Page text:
Michel M. Haigh. "'The Cream,' The 'Clear,' BALCO and Baseball: An Analysis of MLB Players Image." Journal of Sports Media 3.2 (2008): 1-24. Project MUSE. Web. 21 Jan. 2011. <http://muse.jhu.edu/>.
The article above is one of the many articles I reviewed for my final project for my Tech 621 class involving image repair theory. Again I'm reviewing articles on IRT for my paper on good ole Uncle Charlie (Sheen that is).
This article touches on how baseball became so impure as many of baseball's brightest stars fell due to their involvement with performance enhancers. Some of the topics it covered ranged from the athletes stats before, during, and after their involvement with performance enhancers, to what/if any thing they did to try to get back in the public's good graces.
The methodology that Haigh employed was by using code readers for content analysis of over 292 articles that were reviewed featuring statements from the accused. The one thing I really enjoyed about the methods were the articles were compromised from The NY Times, Chicago Tribune, Washington Post, San Francisco Chronicle, Time, Newsweek, U.S. News and World Report, and Sports Illustrated. The researcher's method of choosing the newspapers were they were the 4 biggest in differing parts of the United States which made sense, the others were chosen due to their appeal to a national audience as well as SI being one of the leading publications for sports related material. Dates were chosen from Sep. 2003-March 16, 2006 and even then, those were chosen for significance. September due to that being the time BALCO was raided (hq for being the company that was giving out steroids like candy) and March being right after the time of the congressional hearing regarding the case.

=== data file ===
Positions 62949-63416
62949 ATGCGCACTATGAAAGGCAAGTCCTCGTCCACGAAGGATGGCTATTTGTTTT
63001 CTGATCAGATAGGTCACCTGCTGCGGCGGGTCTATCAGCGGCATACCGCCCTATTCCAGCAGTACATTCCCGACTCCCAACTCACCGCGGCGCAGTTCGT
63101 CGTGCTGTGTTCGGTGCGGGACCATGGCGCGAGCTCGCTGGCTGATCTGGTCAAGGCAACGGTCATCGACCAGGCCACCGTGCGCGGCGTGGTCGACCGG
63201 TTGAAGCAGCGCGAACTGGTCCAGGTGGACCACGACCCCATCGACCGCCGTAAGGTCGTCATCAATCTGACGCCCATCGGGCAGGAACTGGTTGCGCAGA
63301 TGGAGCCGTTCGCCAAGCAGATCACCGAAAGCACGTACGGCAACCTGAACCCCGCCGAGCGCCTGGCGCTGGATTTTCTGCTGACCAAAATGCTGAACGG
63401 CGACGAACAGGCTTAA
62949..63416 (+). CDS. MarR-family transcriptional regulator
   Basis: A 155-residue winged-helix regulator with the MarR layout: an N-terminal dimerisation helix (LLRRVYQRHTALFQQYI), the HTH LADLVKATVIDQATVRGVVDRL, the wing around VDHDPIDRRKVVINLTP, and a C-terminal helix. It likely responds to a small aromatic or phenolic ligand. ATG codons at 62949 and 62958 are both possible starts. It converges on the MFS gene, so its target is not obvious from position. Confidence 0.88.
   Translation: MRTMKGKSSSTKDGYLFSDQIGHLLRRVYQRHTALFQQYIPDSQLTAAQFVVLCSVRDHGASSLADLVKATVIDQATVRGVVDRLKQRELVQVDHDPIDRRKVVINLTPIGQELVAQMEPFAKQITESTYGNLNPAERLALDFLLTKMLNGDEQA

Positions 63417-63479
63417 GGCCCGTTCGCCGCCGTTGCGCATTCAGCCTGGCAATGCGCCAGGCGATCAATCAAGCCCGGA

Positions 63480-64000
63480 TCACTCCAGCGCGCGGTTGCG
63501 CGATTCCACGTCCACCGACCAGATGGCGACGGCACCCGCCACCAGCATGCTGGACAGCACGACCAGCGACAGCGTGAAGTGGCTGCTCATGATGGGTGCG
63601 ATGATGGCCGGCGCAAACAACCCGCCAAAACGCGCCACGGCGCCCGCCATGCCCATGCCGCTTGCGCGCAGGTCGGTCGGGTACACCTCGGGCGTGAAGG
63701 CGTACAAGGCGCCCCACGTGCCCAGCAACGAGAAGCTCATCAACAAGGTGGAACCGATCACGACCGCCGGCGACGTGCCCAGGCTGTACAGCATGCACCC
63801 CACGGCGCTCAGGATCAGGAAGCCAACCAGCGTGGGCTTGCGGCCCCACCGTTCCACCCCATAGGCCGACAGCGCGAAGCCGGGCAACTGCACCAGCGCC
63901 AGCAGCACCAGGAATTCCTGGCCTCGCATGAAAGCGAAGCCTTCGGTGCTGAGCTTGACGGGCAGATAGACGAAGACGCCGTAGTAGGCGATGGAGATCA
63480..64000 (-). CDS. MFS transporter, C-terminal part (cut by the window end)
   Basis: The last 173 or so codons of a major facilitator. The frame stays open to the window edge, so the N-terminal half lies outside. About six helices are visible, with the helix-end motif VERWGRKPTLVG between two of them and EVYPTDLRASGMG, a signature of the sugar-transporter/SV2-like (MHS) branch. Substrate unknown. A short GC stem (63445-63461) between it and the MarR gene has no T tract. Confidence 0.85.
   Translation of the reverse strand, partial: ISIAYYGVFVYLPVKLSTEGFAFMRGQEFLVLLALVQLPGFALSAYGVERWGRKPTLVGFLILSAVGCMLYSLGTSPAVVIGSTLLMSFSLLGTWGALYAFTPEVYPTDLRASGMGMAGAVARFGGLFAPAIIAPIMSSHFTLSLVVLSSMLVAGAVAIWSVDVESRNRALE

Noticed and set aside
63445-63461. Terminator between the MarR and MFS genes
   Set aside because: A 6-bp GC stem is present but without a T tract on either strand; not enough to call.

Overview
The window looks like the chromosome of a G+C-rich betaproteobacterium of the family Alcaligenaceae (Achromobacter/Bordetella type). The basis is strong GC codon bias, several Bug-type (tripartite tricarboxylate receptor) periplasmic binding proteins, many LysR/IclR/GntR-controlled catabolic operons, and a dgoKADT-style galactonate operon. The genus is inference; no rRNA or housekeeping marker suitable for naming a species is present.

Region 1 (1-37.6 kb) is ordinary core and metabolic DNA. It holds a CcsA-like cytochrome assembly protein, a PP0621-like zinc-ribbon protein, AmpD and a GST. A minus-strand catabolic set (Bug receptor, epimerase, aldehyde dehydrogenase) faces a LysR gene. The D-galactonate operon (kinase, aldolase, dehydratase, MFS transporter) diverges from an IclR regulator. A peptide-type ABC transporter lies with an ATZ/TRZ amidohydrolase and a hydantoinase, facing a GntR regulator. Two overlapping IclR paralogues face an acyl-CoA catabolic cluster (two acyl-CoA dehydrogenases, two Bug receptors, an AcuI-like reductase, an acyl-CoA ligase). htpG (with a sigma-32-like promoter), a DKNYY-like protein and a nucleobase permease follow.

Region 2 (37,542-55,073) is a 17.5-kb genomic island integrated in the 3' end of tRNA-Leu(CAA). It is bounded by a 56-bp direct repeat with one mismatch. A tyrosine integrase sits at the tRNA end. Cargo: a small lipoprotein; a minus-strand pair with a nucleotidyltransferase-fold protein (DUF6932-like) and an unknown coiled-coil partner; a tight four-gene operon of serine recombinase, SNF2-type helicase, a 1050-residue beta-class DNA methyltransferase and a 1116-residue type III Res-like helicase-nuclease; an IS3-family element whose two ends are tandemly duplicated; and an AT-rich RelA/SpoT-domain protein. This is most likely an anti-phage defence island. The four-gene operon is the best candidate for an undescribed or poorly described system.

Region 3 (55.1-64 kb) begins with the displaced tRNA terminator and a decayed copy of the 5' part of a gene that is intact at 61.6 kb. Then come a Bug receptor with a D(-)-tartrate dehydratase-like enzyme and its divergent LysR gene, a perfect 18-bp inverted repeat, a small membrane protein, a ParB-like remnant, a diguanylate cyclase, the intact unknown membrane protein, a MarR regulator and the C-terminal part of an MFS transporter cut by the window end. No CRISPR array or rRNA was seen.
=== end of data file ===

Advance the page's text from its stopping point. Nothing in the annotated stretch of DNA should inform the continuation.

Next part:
The researcher later expanded on the keywords that were used and all keywords were relevant to the matter at hand. The issue I have with is that the content analysis was done by two undergraduate assistants. Though they agreed on findings for the majority of the time, and could incorporate statements from the accused into varying levels of Benoit's IRT there still remained problems. Some of the analysis could not be fit into the IRT and either had to be directed into a category that was deemed appropriate or dismissed. Though that may seem problematic, my problem is that I believe either high level graduate students should have done the analysis or professor's themselves. My reasoning for this is even though the undergraduate students may be pretty good at content analysis, I know in my particular case, it wasn't until I was a graduate student where I learned more regarding research methodology and gained a better impression on how to conduct proper research.
Never-less, the findings were the most interesting part of the research. An overwhelming majority of the accused came out and offered attempts for forgiveness and apologized for their actions. Others, like Mark Mcgwire, refused to acknowledge that they took performance enhancers. Then there is the story of Barry Bonds, who basically breaks the mold. Bonds was seen as the one person who not only didn't acknowledge taking any enhancers, but was trying to blame everyone else (teammates, coaches, media) for the hoopla and placed none of the blame himself. The researcher makes note that Bonds was one of the few whose case was not resolved by the time of publication, 3 years later and the Bonds trial is just now possibly coming to an end, and again Bonds is not taking responsibility.
Overall, I felt like the article was pretty well conducted and the findings were interesting. Of the articles I read for IRT, this was one of the few that tried to combine findings with stats and I felt that the use of stats helped punctuate the researcher's main points and question at hand. It is def worth a read for anyone who is into sports and particularly what has been labeled as the "steroid era" of baseball.